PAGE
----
- Edward Thompson, “Moses and Mr. Aiken,” Collier’s Magazine, 8 March 1952.
- Reprinted in Modern Stories for Modern Schools, ed. E. F. Kingston, Toronto: J.M. Dent & Sons, 1953, pp. 111-230.
- Filmed for the television series Fireside Theatre, 5 January 1954.
- Rating: 7/10.
- "Moses and Mr. Aiken" at the Internet Book List.
“Moses and Mr. Aiken” is a short story by forgotten Memphis author Edward Thompson. Primarily a novelist, Thompson gained some recognition during his career, garnering a Pulitzer prize nomination for his 1948 novel A Seed in Spring. Other novels include Listen for the Laughter (1942) and Take Away the Darkness (1944). These works have all fallen into obscurity, long since out-of-print, and I have been unable to locate a copy of A Seed in Spring in any of my local libraries. I have also been unable to find reference to a collection of stories for Thompson (a frustrating search since the name has proven incredibly common), though I suspect one may have been published at some time. It appears that Thompson started up a production company in 1948 with producer Al Lewis, the aim of which was to film adaptations of Thompson’s own work, including A Seed in Spring. Information on IMDb is sparse, but Thompson’s Golden Girl was filmed in 1951.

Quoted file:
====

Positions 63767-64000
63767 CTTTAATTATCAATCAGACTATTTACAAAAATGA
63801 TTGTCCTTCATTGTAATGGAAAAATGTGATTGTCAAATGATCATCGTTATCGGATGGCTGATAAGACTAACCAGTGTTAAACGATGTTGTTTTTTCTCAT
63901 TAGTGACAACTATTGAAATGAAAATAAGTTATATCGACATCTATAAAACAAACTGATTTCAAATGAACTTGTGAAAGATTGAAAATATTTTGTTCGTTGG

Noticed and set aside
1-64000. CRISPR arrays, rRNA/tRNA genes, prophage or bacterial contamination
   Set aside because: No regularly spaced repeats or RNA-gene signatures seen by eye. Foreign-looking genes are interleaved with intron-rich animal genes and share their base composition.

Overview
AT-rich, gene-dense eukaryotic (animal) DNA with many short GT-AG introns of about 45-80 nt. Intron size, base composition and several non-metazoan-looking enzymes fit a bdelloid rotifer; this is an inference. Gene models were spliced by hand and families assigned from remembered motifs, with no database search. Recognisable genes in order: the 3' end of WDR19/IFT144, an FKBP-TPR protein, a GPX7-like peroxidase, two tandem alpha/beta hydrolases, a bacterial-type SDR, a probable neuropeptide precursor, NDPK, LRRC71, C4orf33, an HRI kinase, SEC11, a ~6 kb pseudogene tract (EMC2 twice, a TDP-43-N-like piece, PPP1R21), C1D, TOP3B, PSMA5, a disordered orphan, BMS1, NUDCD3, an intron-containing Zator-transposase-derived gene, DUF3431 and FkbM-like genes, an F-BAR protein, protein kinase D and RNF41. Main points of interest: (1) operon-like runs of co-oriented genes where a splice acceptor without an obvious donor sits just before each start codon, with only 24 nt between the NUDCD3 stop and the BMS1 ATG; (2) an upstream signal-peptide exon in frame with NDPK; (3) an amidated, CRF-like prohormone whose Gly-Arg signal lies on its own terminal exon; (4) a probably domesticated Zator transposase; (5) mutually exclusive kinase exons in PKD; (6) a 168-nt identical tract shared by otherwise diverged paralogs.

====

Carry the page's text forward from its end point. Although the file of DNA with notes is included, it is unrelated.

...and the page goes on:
There is nothing complex or even complicated about the story, though it is well conceived and plotted. Today it appears nostalgic and, in light of modern short story conventions, refreshing, and I can’t help but liken it to a Frank Capra film. Mr. Elwood Aiken, a crotchety Associate Cashier at a bank, is concerned that the recently vacated post of Cashier has not been offered to him, and is dismayed that a competition for the post has arisen between him and the younger, affable Warren Hastey. Aiken dislikes Hastey simply because the younger man is easy-going and openly friendly. Aiken himself is serious and reserved, and undoubtedly a little envious of the other man’s natural ability to make people like him.